I still remember the feeling I had the first few times I ever jammed with my friend who was a drummer. Both of us were still learning to play. Neither of us was that good at our instrument. In fact I had never even taken a lesson and he only had only learned a little bit in school.
We only knew a couple songs in common and neither of us actually knew the entire songs. But that didn’t matter. We were making noise and doing it together. The vibrations from the rattle of the 2nd hand drum set and the cheap dirty feeding back guitar parted the hair on our heads and rattled our little brains.
It was exhilarating and inspirational. It sounded so good (to us) that we had to tape it at the next jam. We would play it time after time, and again and again until our parents could no longer stand it. But we still didn’t get a good take. So much for our demo.
“Wait!” we said “we needed somebody who owns a bass”. They didn’t have to know how to play it, just own it. After all we had only been playing for a month or so anyway. It would just take them a week or two to get as good as us if they practiced harder. That would make our recording sound better. Then we could get gigs and girls, then a record deal, then fame and fortune. Yep, we had it all figured out.
I hope your first jamming experience gives you the feeling I experienced with my first “band”. Nobody ever gave me any tips on how to go about playing with other people. I just had to do it by trial and error. So here’s a few tips on how to get started for your first jam session.
1) Choose players with the same ability level as yourself. This way you can grow together as musicians and improve along with each other. Don’t let your jam session to turn into you teaching someone a lesson. Don’t frustrate someone else by slowing them down and making them wait for you to figure out whats going on. Don’t let your jam session become a licks trading session. Finding an appropriate match of talent level is best for everyone.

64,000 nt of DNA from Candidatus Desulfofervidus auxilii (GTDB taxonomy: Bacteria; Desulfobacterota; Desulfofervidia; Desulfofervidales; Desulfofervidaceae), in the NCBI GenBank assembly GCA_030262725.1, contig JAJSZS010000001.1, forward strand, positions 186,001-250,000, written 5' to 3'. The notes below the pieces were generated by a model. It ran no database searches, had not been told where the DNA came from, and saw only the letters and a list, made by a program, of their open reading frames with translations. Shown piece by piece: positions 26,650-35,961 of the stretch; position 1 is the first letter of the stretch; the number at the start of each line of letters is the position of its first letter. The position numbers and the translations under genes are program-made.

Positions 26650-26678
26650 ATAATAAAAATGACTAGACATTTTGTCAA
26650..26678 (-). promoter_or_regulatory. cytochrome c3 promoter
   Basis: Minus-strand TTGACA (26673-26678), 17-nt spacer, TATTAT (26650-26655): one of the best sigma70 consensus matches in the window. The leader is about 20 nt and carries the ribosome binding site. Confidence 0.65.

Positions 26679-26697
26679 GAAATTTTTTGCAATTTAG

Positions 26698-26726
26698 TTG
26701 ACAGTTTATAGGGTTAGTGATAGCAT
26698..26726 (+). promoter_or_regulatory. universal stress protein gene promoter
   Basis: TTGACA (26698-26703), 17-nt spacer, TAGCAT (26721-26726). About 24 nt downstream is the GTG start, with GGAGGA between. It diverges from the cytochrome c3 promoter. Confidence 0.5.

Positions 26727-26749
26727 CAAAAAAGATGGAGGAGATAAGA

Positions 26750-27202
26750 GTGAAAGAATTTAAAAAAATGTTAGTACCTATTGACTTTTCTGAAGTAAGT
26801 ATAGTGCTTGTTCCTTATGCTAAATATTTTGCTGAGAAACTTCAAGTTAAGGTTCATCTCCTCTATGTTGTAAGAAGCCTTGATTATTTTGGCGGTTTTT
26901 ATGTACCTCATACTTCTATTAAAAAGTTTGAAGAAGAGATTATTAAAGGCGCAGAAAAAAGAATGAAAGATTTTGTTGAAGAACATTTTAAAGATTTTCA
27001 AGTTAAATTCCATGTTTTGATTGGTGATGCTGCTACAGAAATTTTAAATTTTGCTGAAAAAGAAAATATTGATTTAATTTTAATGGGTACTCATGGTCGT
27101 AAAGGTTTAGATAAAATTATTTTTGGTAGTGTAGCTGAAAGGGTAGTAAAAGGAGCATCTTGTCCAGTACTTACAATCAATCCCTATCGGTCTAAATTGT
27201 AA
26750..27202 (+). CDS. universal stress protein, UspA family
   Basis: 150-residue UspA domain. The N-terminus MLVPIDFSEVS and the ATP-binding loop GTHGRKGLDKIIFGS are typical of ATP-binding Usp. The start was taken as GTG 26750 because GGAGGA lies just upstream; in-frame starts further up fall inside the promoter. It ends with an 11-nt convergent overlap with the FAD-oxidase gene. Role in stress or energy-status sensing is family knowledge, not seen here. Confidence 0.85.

2) Choose players that you have things in common with. Common musical interests are a must for beginning jammers. Knowing the same songs or at least pieces of them will make things progress quicker.
3) Listen as much as you play. You will learn to appreciate what your friends are doing musically plus it will keep everyone together, which is the point of jamming. “Musicians that play together stay together.”
4) Set goals for the next jam session the prepare for them. This could mean adding new songs, the goal of writing a song together or just getting a better mix of your sounds. This keeps things fresh and gives everyone something to look forward to.
5) Don’t be too critical or competitive with one another. A jam is not about showing off or who can play better. Its about supporting one another and helping each other improve as you go.
As you get better you will become comfortable and talented enough to play with musicians that are better than you. Then you will be ready to take to the next level what your first jams have prepared you for. In time you’ll learn enough licks to have a licks trading session with other players. But in the beginning keep it basic by using the tips I just gave you.
By the way my drummer friend and I found a bass player and a singer and were playing parties and schools by our junior year. We went on to gigging clubs by the time we were freshmen in college, got more popular and eventually made a decent amount of money. We both are professional musicians now. But professional music isn’t for everybody. Our bass player is now a cop and our singer a hairdresser. Nobody ever got a record deal.
So whether you aspire to make music for a living or just as a hobby, jamming can be fun and rewarding. Now its time to go call up your friends and organize your first jam so I’ll talk to you later in my next lesson.